"Pregnancy influences maternal risk for breast cancer, but the association is complex and the biological mechanisms underlying the associations are unknown," noted Dr. Annekatrin Lukanova, an associate professor at the German Cancer Research Center, in a prepared statement. "Understanding the mechanisms underlying the protective effect of childbearing on cancer risk can form the basis for primary prevention of breast cancer."

Utilizing the Northern Sweden Maternity Cohort, the scientists conducted a study of 417 controls and 223 women who provided blood samples taken from their first trimester of pregnancy; these females were later diagnosed with breast cancer. The team of investigators studied the participants in relation to two groups of hormones. Estradiol, estrogen, and progesterone were included in the first group as these were hormones that could elevate during the pregnancy period. The other group included testosterone and insulin growth factor-1, as these were hormones that had similar concentrations before pregnancy and during the pregnancy.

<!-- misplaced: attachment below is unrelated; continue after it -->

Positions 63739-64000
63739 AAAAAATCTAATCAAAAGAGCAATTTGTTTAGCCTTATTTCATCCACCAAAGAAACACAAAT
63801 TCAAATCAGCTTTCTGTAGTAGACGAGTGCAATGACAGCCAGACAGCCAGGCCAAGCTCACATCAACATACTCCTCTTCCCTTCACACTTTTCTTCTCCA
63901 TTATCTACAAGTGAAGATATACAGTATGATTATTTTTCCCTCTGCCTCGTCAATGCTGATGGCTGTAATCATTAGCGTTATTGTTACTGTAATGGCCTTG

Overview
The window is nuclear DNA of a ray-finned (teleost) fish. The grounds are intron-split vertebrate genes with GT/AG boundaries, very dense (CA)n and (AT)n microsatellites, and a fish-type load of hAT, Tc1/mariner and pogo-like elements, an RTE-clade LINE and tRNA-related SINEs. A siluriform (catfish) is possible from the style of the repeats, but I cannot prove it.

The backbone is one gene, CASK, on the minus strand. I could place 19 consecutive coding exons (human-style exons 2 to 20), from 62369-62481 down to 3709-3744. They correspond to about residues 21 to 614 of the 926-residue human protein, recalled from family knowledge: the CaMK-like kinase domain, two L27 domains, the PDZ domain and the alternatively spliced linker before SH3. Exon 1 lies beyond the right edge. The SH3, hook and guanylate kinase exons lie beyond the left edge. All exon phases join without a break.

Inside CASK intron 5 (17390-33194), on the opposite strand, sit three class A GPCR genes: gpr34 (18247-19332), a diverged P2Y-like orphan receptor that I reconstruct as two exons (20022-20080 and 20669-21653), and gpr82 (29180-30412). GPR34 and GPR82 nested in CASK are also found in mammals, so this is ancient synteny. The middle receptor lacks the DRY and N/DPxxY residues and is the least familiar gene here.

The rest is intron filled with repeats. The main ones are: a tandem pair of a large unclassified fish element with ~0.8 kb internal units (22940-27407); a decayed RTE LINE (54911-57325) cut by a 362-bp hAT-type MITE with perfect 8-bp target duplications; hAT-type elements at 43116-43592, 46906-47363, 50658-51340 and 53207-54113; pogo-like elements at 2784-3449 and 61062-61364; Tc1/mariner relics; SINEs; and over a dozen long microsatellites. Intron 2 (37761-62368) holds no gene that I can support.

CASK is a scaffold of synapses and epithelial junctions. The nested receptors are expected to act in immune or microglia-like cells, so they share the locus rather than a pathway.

In the study, the hormones were only measured in the first trimester of pregnancy. Based on the findings, the researchers found that approximately three quarters of breast cancer cases were determined to be hormone receptor (HR) - positive. They believe that there was a correlation between higher levels of estradiol and progesterone along with a higher risk for HR-negative cancer for women diagnosed before the age of 50.

"We found that circulating concentrations of IGF-1 and testosterone are directly associated with risk for HR-positive breast cancer, in line with studies in nonpregnant women," continued Lukanova in the statement.

The scientists believe that further studies are needed to better understand the relationship of pregnancy hormones along with the risk for maternal breast cancer.